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Sixteen years, 4 months, and 12 days. That's exactly how long Kenny Chan has worked for Books Kinokuniya at the time we spoke to him. The white-headed lanky 65-year-old has been in the book business since 1983, with stints at publishing and retail companies such as Popular, MPH Bookstores, and SNP Publishing. Now, Mr Chan is the store and merchandising director for the Japanese bookstore chain, which has outlived its biggest competitor from the West - Borders.
An avid book lover himself, it's no surprise that Mr Chan has ended up where he is, but it wasn't a path that he had set out on at all. He studied economics and political science (plus a minor in English literature) at the National University of Singapore, so his first job was at the Ministry of Foreign Affairs where he had worked with heavyweights like Lee Kuan Yew, and S. R. Nathan.
"So far everyone has assumed I wanted to be a bookseller, which I did at one point, but like most kids I actually went through phases of wanting to be this and that. I could have been a pastor with a wife singing about China Wine, or a president with a daughter in national security. But instead, life led me to this state," he chuckles.
You've worked at many different bookstores and publishers, what made Kinokuniya different?
At the time when Borders was still around, the best example I can give is that Borders is like McDonalds. While Kino was like a cosmopolitan food court. At Borders you could only get burgers, but at Kino you could get everything - sushi, mee rebus, you name it. There's variety, because every country we're in, we make sure we support the culture of that country.
The clincher for me was that during my interview, the chairman - who had come all the way from Tokyo - asked me just one question that until now flummoxes me. He asked: "Do you like books?"
That's the only question he gave me! All the previous interviewers had asked me things like how will you increase the ROI of this company, and one even bargained with me over my salary. This guy got me because he didn't care about anything else, he just wanted to make sure the guy running his Singapore office was a book person.
How about your personal history? Did you love books as a kid?
Yes, all of us introverts are big readers. I read all genres from fiction to non-fiction. I loved comics. Poetry was my other love. Actually I loved everything lah, books were a big part of my life. Thanks to the National Library.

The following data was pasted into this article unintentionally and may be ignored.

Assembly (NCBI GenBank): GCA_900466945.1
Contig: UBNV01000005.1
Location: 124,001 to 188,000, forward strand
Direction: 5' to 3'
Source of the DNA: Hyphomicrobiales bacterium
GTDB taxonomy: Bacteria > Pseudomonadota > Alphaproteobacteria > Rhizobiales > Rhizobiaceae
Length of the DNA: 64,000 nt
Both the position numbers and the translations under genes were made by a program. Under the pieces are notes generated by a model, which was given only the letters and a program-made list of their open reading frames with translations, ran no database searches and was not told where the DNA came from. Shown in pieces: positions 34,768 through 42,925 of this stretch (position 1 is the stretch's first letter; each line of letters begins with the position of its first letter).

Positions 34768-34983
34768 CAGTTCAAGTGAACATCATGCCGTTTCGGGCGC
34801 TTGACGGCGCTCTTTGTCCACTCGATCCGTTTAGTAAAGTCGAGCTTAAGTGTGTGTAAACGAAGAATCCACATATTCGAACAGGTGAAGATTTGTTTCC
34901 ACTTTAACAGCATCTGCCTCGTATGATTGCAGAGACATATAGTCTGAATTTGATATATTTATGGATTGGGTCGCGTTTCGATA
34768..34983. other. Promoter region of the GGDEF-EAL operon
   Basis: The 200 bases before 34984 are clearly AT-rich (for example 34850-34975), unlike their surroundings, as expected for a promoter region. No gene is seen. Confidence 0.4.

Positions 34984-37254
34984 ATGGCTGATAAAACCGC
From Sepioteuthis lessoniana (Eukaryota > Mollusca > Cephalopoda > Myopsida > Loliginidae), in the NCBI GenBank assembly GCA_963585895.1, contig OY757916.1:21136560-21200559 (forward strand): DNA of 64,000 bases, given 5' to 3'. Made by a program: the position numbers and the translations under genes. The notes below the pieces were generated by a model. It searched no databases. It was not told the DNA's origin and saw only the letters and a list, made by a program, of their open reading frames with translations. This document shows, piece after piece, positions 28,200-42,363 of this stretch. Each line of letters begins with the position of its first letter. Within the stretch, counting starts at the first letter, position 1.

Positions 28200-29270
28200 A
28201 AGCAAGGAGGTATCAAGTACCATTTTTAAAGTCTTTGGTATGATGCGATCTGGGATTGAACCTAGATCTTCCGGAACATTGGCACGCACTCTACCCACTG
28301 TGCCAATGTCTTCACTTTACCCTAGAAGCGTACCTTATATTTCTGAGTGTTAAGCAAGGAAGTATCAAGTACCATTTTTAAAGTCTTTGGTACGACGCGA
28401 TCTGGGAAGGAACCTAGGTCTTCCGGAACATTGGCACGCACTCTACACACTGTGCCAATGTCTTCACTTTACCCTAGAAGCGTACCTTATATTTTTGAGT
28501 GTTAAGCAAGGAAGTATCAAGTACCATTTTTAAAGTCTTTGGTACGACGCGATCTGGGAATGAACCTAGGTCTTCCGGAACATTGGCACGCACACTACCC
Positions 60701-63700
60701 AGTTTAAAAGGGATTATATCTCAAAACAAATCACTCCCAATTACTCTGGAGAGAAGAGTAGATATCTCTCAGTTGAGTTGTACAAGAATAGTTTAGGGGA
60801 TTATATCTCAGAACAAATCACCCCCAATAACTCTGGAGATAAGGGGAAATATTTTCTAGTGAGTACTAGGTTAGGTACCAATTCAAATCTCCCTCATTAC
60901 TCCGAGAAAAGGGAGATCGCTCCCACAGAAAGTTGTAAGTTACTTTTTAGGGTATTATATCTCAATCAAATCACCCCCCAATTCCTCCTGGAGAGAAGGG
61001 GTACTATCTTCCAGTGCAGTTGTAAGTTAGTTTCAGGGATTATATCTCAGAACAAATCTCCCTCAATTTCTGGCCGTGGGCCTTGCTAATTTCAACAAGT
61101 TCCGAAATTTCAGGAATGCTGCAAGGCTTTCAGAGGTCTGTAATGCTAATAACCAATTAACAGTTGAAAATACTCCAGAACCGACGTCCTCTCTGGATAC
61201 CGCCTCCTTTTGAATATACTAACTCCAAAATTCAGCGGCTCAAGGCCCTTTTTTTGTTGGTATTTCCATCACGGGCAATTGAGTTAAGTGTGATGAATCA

What sparked my interest in book-selling actually was when I once won a literature prize which was a book voucher for MPH. That started my quest to be a bookseller which I didn't realise until much later. I wanted to be the book manager for MPH at Stamford Road. I achieved that dream around 1987. Sounds like a fairytale, but it really happened.
What's your favourite book and why?
Jane Austen's Pride and Prejudice. I used to re-read it every year.
I love it because of the aptitude of the writer. The style of the writer. Her way with words is incredible. Pride and Prejudice is about a universal theme of life - relationships. The boy girl. It's the ultimate rom-com. It's life in miniature. And you want war, there's also a bit of that through the military men figures.
Do you believe that people who don't read can get interested in reading?
Let me put it this way. If you want to get your child interested in reading, don't give them things they don't want to read. Give them things they are interested in - whether it's dinosaurs, or fart books. Get them interested in the medium, then when it becomes comfortable to them, they will accept it.
My concept is "no brow". It's not about high brow or low brow, books must be accessible..
Kinokuniya actively supports local literature - by giving prominent shop space to local titles, and being a part of events like Singapore Writer's Festival - what is your take on Singapore writers? How do we fare next to foreign literature?
Over the last few years, local literature has improved a lot. Partly because of growing interest, partly fuelled by authorities and the book-selling community. The culmination was when Sonny Liew's The Art of Charlie Chan Hock Chye won national awards, and was picked as one of the best books of 2016 by The Economist.
And this year we have a few people making it big. The rights to Balli Kaur Jaswal's Erotic Stories for Punjabi Widows have already been sold to make into a film, Cheryl Tan's Sarong Party Girls has been a top 10 seller for the last half a year - a record for a local book, and of course Kevin Kwan's movie is coming out soon.
I think all this has not only raised awareness, it has also raised the self-confidence of local writers in their own abilities.
So what's the future of books in your opinion?
I think the traditional book will always hold its place in the world. Maybe not to the extent as in the past, but I think it will still retain its original form and spirit. It won't change much because humans are physical beings. We cannot escape physicality. In fact, the only way we can escape physicality is through reading.
So even 200 years on, I think people will still be reading. Whether through virtual reality, direct implants, or maybe even swallowing a pill to absorb an entire book - though where's the pleasure in that?